Beijing [China], June 2 (ANI): US defence officials have warned of an "alarming increase" in aggressive intercepts from Chinese military aircraft and vessels, following a close encounter between a Chinese fighter jet and a US military plane in international airspace over the South China Sea last week, Standard Media reported.
These "risky" intercepts have the "potential to create an unsafe incident or miscalculation," according to two US defence officials who discussed the incident under the condition of anonymity.
The US revealed video of a Chinese fighter pilot's "unnecessarily aggressive manoeuvre" on May 26 during an intercept of a US Air Force RC-135 aircraft on Tuesday, according to Standard Media.
The Chinese pilot "flew directly in front of and within 400 feet (122 metres) of the nose of the RC-135, forcing the US aircraft to fly through its wake turbulence," according to a representative for Indo-Pacific Command, which coordinates US military operations in the area.
Standard Media said that the spokesperson claimed the US plane was "conducting safe and routine operations over the South China Sea in international airspace, in accordance with international law" when the intercept took place.
In a statement, Indo-PACOM (Pacific Command) urged all nations to use international airspace safely and in line with international law, adding that the US "will continue to fly, sail, and operate, safely and responsibly, wherever international law allows."Mao Ning, a spokeswoman for the Chinese Foreign Ministry, accused the US of being responsible for the incident on Wednesday. She said that the aircraft was performing "close-in reconnaissance on China" and that this was "seriously threatening China's sovereignty and security.""The US needs to immediately stop such dangerous acts of provocation," Mao said.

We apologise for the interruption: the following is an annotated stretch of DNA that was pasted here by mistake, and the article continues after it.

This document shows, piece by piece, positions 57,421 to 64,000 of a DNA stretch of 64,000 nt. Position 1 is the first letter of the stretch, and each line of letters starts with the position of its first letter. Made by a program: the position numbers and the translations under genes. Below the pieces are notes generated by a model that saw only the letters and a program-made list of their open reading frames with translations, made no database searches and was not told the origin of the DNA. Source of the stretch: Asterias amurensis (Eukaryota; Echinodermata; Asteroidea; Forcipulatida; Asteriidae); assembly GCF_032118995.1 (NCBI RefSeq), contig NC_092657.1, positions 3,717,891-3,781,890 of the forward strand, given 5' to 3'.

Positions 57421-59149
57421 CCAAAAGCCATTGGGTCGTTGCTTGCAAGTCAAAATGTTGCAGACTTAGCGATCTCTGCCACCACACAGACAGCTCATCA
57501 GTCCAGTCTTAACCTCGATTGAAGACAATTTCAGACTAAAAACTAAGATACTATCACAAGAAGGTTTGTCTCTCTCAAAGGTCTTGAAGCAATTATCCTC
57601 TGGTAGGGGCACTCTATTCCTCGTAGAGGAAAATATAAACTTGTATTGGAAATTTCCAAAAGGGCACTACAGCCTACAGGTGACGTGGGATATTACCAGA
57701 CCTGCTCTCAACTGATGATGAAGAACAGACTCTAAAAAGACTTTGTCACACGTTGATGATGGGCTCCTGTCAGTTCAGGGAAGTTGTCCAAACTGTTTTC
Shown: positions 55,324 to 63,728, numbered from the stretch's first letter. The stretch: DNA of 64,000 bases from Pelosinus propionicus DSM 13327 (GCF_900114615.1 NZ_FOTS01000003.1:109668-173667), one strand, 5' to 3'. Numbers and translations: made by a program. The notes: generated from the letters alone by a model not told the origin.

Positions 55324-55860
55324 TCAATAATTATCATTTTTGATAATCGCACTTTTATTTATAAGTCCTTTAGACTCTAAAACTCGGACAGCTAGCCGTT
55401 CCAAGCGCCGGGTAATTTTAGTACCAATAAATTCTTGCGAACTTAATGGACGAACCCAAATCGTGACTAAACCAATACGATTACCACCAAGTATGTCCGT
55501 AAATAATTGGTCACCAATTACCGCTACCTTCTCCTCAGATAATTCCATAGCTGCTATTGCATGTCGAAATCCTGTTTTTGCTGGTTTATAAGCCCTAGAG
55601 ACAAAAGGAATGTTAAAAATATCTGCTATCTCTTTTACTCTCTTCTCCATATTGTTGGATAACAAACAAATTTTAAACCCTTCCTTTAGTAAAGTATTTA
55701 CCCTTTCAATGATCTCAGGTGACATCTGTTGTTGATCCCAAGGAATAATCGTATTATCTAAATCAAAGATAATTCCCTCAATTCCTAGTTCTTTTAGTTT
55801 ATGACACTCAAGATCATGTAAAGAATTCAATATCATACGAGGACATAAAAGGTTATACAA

Beijing has disregarded the verdict made by an international court in The Hague that China has no historical claim to the South China Sea, according to Standard Media.
According to Standard Media, the US often conducts operations in and above the South China Sea to oppose territorial claims made by China and others and to support open access to international seas, which are used by half of the world's merchant fleet and carry trillions of dollars' worth of cargo each year.
Beijing has claimed every feature in the South China Sea, while Brunei, Malaysia, the Philippines, Taiwan and Vietnam also claim certain islands in the sea as part of their territory.
The increased tensions between the US and China come as the Pentagon says Beijing has declined a request by the US for a meeting between their defense chiefs at an annual security forum in Singapore this weekend.
Both defense leaders are slated to attend the annual Shangri-La Dialogue in Singapore, with US. Defense Secretary Lloyd Austin speaking on Saturday and his Chinese counterpart, Defense Minister General Li Shangfu, scheduled to speak on Sunday. The annual dialogue is an informal gathering of defense officials and analysts in Singapore that also creates opportunities for side meetings among defense leaders, Standard Media reported.
Pentagon spokesman Brigadier General Pat Ryder said open lines of communication are important "to ensure that competition does not veer into conflict."A senior defense official told VOA on Tuesday that since 2021, the PRC has declined or failed to respond to more than a dozen requests from the Department of Defense for key leader engagements, along with multiple requests for standing dialogues and nearly 10 working-level engagements, Standard Media reported.
"Frankly, it's just the latest in a litany of excuses," the senior defense official said.
China's Foreign Ministry spokesperson also confirmed the two defense leaders would not meet this week, saying Tuesday that the US should "earnestly respect China's sovereignty and security interests and concerns ... and create the necessary atmosphere and conditions for dialogue and communication between the two militaries."Li, who assumed his current post in March, has been under US sanctions since 2018 over the purchase of combat aircraft and equipment from Russia's main arms exporter, Rosoboronexport. (ANI)